The Nigerian government has come under criticism on social media over the process it is using in distributing palliatives to vulnerable persons, particularly the conditional cash transfer programme.
According to President Muhammadu Buhari, these initiatives have been intensified to cushion the economic impact of the lockdown arising from the COVID-19 pandemic.
The ministry of humanitarian affairs earlier announced that it had begun the distribution of N20,000 each to the households captured in the National Social Register (NSR).
Nigerians, however, said there was no accountability and transparency in the process of distribution.
The criticism became more intense on Monday night after President Buhari declared an extension of the 14-day lockdown on Ogun, Lagos and FCT to curb the spread of coronavirus In the country.
Many Nigerians took to social media with hashtag, #payusviaBVN, to demand the government pay every Nigerian via their Bank Verification Numbers (BVN).
Nigerians also cited other countries such as Namibia and Canada, where the governments have started transferring money directly into citizens’ bank accounts.
The Hong Kong government in February announced it would pay residents over the age of 18, 10,000 Hong Kong dollars, as part of measures aimed at reducing the financial crisis of nationals.
The U.S. Senate last month also finalised a $2 trillion economic stabilisation plan to help workers and businesses in the country.
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Canadian Prime Minister, Justin Trudeau, has also unveiled an $82 billion aid package to help Canadians and businesses, including direct income support.
The BVN is a biometric identification system implemented by the Central Bank of Nigeria, initiated during the Goodluck Jonathan administration, in 2014 to curb illegal banking transactions in Nigeria.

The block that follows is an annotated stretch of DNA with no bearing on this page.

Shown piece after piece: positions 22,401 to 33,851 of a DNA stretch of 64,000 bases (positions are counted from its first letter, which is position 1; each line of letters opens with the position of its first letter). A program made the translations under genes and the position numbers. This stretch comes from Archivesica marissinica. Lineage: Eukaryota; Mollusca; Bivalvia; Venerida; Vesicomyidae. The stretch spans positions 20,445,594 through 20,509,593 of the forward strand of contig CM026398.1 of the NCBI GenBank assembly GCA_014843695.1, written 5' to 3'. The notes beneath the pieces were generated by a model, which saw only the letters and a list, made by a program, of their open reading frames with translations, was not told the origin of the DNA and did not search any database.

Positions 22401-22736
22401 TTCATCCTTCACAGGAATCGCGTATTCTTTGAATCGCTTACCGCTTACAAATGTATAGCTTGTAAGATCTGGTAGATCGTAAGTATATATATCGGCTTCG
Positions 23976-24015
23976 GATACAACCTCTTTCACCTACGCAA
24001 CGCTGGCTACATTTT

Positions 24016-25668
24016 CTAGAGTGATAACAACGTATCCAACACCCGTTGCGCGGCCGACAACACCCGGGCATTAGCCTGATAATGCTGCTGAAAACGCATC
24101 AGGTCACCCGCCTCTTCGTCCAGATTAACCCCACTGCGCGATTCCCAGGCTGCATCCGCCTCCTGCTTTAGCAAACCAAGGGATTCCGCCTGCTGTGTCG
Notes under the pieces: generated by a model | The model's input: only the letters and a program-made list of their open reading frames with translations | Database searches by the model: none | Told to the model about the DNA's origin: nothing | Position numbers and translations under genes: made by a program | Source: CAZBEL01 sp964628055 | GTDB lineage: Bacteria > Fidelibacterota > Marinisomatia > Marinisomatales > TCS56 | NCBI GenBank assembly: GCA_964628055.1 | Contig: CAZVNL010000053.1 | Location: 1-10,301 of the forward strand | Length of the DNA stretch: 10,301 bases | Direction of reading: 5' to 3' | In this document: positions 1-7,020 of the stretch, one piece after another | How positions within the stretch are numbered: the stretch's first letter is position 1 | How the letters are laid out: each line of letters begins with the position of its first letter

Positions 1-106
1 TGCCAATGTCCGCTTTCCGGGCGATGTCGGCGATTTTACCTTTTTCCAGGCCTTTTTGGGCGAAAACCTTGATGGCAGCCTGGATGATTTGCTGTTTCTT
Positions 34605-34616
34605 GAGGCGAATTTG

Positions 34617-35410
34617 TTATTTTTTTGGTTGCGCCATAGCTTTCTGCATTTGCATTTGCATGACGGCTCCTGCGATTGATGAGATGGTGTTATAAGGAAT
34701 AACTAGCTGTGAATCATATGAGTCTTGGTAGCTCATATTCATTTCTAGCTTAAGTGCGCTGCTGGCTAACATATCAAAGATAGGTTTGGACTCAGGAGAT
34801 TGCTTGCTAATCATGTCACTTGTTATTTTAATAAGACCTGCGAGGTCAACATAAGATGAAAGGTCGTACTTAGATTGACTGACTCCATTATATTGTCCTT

According to 2019 data, the Nigerian Interbank Settlement Scheme said about 38.5 million bank accounts have been linked to the BVN scheme.
“The federal government should mine from these data by accessing persons who cannot sustain themselves during the lockdown, Segun Sowunmi, a spokesperson to the opposition party, PDP said on Channels TV.
The president during his second nationwide broadcast on COVID-19 appealed to Nigerians that his administration is aware of the hardship following the lockdown.
He said “despite these realities, we must not change the restrictions.”
He also explained that no country can afford the full impact of a sustained restriction of movement on its economy.
“No country can afford the full impact of a sustained restriction of movement on its economy. I am fully aware of the great difficulties experienced especially by those who earn a daily wage such as traders, day workers, artisans and manual workers,” he said.
He directed the addition of one million households to the National Social Register (NSR) up from 2.6 million households to cushion the effect of the impact of the coronavirus.
Nigerians not impressed
However, the NSR, a world bank assisted scheme, has come under criticism by Nigerians.